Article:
Study materials

    What's included

    With the exception of the set text, everything you need to study this module is available online through the module website or through the OU online library. This includes:

    • a week-by-week study planner
    • module materials
    • primary and secondary sources
    • interactive audio and visual material
    • a range of scholarly resources including journals and electronic books.

    Computing requirements

    A computing device with a browser and broadband internet access is required for this module. Any modern browser will be suitable for most computer activities. Functionality may be limited on mobile devices.

    Any additional software will be provided, or is generally freely available. However, some activities may have more specific requirements. For this reason, you will need to be able to install and run additional software on a device that meets the requirements below.

    A desktop or laptop computer with either an up-to-date version of Windows or macOS.

    The screen of the device must have a resolution of at least 1024 pixels horizontally and 768 pixels vertically.

    To join in the spoken conversation in our online rooms we recommend a headset (headphones or earphones with an integrated microphone).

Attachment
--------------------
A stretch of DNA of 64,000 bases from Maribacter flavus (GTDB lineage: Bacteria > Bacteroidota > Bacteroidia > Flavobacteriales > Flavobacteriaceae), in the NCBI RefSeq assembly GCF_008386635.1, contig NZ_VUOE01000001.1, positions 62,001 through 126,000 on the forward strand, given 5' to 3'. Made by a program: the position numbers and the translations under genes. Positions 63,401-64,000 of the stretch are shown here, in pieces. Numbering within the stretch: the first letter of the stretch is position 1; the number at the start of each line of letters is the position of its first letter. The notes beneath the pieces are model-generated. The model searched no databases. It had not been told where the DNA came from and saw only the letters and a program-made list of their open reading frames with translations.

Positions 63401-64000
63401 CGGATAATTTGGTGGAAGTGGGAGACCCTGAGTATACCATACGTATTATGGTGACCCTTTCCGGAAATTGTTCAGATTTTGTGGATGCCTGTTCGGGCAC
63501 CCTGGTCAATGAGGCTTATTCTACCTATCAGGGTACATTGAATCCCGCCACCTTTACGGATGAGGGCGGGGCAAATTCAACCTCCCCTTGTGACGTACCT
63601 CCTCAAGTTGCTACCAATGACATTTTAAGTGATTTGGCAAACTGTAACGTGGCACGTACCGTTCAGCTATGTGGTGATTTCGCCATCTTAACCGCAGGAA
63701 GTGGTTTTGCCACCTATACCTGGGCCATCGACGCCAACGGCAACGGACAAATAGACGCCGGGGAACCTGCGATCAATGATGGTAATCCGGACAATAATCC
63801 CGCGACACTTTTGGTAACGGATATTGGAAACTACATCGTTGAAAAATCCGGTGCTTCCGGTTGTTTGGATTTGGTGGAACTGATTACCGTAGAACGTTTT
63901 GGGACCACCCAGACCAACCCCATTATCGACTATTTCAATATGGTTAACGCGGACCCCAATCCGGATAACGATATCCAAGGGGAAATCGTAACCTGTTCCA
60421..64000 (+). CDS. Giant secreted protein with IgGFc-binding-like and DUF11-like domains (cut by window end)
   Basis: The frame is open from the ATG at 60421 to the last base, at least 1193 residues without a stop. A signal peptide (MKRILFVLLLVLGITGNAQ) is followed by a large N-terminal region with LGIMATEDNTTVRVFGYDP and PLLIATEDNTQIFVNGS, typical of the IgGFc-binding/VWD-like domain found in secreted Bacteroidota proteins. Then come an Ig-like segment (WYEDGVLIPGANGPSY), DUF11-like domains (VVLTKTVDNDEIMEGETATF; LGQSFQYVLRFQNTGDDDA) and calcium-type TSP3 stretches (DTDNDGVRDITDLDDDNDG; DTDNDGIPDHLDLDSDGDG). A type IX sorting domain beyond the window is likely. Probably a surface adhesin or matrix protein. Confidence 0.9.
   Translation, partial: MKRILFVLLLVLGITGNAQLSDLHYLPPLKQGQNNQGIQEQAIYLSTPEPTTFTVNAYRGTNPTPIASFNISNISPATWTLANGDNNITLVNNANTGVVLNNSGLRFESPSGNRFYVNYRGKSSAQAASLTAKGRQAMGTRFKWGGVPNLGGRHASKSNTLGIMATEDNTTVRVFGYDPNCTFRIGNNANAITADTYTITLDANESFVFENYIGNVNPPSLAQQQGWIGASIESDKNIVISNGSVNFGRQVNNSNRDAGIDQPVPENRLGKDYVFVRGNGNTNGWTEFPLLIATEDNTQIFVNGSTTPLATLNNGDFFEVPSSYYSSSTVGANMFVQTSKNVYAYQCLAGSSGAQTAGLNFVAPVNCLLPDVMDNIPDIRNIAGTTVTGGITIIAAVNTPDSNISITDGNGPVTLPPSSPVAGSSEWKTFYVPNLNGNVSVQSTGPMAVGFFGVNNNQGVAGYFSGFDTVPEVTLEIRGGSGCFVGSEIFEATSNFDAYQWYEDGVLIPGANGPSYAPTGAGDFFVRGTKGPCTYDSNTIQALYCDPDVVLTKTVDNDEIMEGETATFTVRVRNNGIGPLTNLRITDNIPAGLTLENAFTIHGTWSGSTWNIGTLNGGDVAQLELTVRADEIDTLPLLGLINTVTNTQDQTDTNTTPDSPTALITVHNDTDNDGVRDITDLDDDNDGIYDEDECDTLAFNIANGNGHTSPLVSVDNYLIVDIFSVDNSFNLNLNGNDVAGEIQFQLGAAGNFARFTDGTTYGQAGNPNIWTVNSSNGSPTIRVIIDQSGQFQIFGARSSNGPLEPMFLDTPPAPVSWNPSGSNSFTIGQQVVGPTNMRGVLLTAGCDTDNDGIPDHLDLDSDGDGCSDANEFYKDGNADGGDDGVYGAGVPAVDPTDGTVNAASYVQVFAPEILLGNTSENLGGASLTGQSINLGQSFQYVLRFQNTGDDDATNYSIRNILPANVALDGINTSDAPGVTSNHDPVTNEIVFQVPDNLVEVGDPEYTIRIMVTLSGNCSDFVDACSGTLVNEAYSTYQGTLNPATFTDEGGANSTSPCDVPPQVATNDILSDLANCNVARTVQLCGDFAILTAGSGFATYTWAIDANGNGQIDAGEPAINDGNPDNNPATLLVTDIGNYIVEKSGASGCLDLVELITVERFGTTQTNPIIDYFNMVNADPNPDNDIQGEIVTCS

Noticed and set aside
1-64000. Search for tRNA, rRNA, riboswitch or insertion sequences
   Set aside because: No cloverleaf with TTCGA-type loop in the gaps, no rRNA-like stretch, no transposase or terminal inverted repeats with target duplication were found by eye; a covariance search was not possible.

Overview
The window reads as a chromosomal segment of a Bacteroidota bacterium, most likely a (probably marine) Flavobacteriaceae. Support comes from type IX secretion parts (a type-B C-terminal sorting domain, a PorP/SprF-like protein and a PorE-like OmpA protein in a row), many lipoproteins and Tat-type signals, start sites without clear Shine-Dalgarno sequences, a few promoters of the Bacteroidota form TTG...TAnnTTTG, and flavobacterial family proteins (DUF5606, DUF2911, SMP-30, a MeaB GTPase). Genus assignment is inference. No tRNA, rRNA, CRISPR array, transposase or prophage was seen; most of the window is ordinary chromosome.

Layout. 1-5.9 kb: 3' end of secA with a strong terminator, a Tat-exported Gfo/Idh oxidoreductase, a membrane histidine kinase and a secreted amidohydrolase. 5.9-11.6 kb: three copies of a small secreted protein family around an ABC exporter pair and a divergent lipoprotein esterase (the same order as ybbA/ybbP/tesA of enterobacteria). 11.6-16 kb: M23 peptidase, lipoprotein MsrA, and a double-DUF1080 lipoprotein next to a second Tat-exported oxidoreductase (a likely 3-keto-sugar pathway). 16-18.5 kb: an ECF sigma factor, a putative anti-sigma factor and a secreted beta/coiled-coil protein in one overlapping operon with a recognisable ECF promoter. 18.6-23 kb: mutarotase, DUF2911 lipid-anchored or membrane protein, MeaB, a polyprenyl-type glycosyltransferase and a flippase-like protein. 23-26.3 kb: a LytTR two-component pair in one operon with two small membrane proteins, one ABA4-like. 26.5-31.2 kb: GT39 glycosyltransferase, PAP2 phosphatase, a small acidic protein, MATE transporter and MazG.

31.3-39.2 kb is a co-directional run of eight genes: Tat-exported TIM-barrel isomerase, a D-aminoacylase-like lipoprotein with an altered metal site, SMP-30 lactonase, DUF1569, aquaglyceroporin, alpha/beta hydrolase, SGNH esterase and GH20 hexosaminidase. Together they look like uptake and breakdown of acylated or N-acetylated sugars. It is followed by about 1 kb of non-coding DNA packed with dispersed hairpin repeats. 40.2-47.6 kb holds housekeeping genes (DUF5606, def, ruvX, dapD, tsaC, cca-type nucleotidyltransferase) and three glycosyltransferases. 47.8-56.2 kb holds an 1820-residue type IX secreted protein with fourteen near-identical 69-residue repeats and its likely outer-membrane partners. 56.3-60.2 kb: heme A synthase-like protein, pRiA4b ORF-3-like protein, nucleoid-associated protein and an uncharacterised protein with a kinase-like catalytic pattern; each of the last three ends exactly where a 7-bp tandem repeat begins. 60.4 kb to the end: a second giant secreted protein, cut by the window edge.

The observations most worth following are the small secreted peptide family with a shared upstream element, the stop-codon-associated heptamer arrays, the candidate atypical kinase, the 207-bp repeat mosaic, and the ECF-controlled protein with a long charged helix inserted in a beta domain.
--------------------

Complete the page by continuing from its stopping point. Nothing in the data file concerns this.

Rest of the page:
Our Skills for OU study website has further information including computing skills for study, computer security, acquiring a computer and Microsoft software offers for students.

    Materials to buy

    Set books

    • Warburton, N. The Basics of Essay Writing Routledge £15.99 - ISBN 9780415434041

    If you have a disability

    Written transcripts of any audio components and Adobe Portable Document Format (PDF) versions of printed material are available. Some Adobe PDF components may not be available or fully accessible using a screen reader (and where applicable: musical notation and mathematical, scientific, and foreign language materials may be particularly difficult to read in this way). Other alternative formats of the module materials may be available in the future. Most of the module is delivered online so you will need to spend a significant amount of time studying from a personal computer or other screen based device. 

    If you have particular study requirements please tell us as soon as possible, as some of our support services may take several weeks to arrange. Visit our Disability support website to find more about what we offer.